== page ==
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I'm playing around with the new ocgx package. It uses TikZ nodes to place text. Unfortunately, parindent does not work in the nodes. Is there a way to make it work?

Edit (source code)

\documentclass{scrartcl}
\usepackage[T1]{fontenc}
\usepackage{lmodern}
\usepackage{lipsum}
\usepackage{tikz}
\usepackage{amsmath}
\usetikzlibrary{calc,shadows,ocgx}
\AtBeginDocument{\edef\normalparindent{\the\parindent}}
\begin{document}
\tikzset{
  checkbox/.style={
    draw,circle,line width=.5pt,%
    minimum size=.7em,top color=white,bottom color=cyan,
    fill opacity=1,
    inner sep=0,
    drop shadow={fill=black,shadow xshift=.5mm,shadow yshift=-.5mm},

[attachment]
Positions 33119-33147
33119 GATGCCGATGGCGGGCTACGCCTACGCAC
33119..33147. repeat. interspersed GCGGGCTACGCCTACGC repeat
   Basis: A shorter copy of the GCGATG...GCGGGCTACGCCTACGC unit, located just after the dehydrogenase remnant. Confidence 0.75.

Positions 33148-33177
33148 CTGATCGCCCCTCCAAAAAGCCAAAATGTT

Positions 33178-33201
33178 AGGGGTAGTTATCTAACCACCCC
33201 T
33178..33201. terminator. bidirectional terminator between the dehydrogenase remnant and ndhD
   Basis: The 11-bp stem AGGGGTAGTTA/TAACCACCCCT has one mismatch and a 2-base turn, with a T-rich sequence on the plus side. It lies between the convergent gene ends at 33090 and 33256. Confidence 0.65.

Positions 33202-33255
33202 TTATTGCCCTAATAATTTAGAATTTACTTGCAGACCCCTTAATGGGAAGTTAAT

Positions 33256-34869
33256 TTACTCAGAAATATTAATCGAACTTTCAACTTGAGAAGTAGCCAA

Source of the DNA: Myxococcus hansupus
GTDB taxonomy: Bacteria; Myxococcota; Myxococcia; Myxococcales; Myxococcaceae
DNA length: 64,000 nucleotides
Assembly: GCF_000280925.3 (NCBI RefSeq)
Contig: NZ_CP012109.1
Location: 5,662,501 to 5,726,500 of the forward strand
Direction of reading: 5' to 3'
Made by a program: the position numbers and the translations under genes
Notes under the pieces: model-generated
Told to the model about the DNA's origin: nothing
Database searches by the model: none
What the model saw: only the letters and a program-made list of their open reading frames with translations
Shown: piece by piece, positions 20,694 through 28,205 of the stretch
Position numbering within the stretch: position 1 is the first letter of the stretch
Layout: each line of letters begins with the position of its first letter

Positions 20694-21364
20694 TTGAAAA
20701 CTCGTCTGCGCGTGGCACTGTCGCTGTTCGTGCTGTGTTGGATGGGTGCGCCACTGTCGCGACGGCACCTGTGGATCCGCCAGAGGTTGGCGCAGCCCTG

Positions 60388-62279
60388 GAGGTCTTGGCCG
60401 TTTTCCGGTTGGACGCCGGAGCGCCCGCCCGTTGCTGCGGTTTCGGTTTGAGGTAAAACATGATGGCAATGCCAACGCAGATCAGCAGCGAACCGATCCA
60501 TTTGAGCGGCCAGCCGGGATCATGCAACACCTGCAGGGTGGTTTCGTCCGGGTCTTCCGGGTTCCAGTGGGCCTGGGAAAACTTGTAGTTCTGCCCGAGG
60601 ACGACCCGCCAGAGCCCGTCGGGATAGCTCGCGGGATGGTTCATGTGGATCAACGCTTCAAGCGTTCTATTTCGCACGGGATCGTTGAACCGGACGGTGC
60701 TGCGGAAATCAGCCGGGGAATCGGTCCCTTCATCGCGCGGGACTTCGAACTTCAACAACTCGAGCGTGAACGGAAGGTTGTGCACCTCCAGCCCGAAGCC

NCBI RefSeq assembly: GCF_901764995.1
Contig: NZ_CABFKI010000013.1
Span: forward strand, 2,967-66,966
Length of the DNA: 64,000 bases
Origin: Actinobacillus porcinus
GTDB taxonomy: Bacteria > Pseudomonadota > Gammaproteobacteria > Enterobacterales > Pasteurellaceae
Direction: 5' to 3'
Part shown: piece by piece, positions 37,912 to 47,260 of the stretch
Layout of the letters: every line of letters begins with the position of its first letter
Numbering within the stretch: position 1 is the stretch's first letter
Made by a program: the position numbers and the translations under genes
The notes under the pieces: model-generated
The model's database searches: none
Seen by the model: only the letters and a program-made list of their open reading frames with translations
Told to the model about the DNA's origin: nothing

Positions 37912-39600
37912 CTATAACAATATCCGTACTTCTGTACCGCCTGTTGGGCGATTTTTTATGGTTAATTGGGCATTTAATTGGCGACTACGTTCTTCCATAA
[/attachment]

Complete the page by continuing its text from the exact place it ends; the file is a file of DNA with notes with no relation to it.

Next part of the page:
},
  mytext/.style={
    text width=\textwidth,align=justify,
    every node={\setlength\parindent{\normalparindent}},
    inner xsep=0pt,
  },
  mycomment/.style={
    text width=\textwidth-2cm,align=justify,
    fill=yellow!20,
    inner xsep=.5cm,
    inner ysep=.5cm,
    outer xsep=.5cm,
    draw=gray,
  }
}

\lipsum[1]

\bigskip
\noindent%
\begin{tikzpicture}    
  \begin{scope}[ocg={name=mytext,ref=mytext}]
    \node[mytext]{\setlength\parindent{\normalparindent}%
      In elementary algebra, the \textbf{binomial theorem} describes the algebraic expansion of powers of a binomial. According to the theorem, it is possible to expand the power $(x + y)^n$ into a sum involving terms of the form $ax^{b}y^{c}$, where the exponents $b$ and $c$ are nonnegative integers with $b + c = n$, and the coefficient $a$ of each term is a specific positive integer depending on $n$ and $b$. When an exponent is zero, the corresponding power is usually omitted from the term.